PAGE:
Assistant Professor of Criminology
Ph.D., Public Policy, University of California, Berkeley (2013)
M.A., International and Development Economics, Yale University (2004)
B.S., Industrial & Labor Relations, Cornell University (2003)
Dr. Chalfin studies criminal justice policy and the economics of crime. His current research portfolio contains a mix of evaluation research and prediction projects that leverage insights from machine learning to guide the efficient allocation of scarce criminal justice resources. His past research has considered the effect of police manpower on crime, the relationship between crime and unauthorized immigration and both the cost and deterrent effect of capital punishment. He is also interested in research that advances social science research methods and has written on topics such as measurement errors in observational data and cost-benefit analysis.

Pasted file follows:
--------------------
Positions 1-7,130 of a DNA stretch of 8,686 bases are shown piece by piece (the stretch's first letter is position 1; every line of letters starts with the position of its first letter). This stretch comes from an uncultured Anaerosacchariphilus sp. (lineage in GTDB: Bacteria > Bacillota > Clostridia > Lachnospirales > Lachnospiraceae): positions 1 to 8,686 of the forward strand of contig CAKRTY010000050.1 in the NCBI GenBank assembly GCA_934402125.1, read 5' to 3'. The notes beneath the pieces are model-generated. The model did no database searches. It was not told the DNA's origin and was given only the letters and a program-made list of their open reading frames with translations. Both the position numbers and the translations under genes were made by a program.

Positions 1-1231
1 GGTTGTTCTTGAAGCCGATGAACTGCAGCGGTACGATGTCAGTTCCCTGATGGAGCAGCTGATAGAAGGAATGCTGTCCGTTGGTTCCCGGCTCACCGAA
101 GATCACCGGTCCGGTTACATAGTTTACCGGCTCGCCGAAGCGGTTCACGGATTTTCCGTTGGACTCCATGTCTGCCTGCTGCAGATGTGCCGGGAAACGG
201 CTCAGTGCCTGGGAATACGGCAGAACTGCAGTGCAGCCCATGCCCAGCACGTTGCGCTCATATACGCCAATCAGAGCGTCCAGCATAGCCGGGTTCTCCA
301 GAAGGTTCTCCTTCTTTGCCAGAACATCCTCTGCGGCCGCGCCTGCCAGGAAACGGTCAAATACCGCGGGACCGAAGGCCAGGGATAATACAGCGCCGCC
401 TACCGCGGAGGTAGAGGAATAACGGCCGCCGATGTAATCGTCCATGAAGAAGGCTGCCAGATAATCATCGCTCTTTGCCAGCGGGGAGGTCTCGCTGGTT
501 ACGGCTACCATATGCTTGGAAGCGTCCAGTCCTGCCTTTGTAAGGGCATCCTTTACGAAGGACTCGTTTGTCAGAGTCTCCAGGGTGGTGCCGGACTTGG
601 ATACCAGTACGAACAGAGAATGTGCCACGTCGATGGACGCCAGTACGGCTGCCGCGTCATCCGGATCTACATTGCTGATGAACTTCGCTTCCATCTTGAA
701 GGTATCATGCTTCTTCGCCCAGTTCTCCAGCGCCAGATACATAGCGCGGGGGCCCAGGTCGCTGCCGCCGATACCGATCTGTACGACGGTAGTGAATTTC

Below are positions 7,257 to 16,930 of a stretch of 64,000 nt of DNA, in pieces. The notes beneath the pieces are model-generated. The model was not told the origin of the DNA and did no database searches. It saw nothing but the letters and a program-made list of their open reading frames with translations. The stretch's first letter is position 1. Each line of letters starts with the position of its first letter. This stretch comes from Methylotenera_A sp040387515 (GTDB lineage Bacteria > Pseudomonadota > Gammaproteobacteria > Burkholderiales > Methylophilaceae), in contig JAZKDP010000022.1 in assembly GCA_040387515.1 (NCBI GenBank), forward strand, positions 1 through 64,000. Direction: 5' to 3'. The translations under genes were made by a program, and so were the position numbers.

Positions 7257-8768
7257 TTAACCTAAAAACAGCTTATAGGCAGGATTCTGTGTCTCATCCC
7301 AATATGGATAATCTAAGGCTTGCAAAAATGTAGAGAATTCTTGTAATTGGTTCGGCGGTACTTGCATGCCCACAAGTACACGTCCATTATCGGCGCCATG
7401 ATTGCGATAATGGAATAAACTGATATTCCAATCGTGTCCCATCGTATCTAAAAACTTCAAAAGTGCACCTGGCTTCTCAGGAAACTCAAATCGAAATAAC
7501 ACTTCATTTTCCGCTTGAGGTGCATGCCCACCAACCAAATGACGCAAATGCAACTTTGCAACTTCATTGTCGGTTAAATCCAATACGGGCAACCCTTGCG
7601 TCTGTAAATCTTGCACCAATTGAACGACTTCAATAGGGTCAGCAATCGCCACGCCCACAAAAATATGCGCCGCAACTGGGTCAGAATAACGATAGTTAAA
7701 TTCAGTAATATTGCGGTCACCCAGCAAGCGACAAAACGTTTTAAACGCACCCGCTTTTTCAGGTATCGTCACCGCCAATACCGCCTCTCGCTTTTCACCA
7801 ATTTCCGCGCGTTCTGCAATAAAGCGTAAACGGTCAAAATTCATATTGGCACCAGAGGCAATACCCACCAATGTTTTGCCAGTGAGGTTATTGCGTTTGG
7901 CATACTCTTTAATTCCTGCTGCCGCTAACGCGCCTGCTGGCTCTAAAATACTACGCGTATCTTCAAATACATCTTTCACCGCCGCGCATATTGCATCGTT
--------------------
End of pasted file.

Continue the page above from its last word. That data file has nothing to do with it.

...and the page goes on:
Office: 565 McNeil Building
“Productivity and Selection of Human Capital with Machine Learning,” forthcoming in American Economic Review, Papers & Proceedings (with Oren Danieli, Andrew Hillis, Zubin Jelveh, Mike Luca, jens Ludwig and Sendhil Mullainathan)
“The Long-Run Effect of Mexican Immigration on Crime in U.S. Cities: Evidence from Variation in Mexican Fertility Rates," American Economic Review, Papers & Proceedings 105(5): 220-225.
“Are U.S. Cities Underpoliced? Theory and Evidence," forthcoming in The Review of Economics and Statistics (with Justin McCrary)
“The Effect of Federal Immigration Enforcement on Local Crime and Policing: Evidence from Secure Communities," Criminology & Public Policy 13(2): 285-322 (with Charles Loeffler and Elina Treyger)
“What is the Contribution of Immigration to U.S. Crime Rates? Evidence from Rainfall Shocks in Mexico,” American Law & Economics Review 16(1): 220-268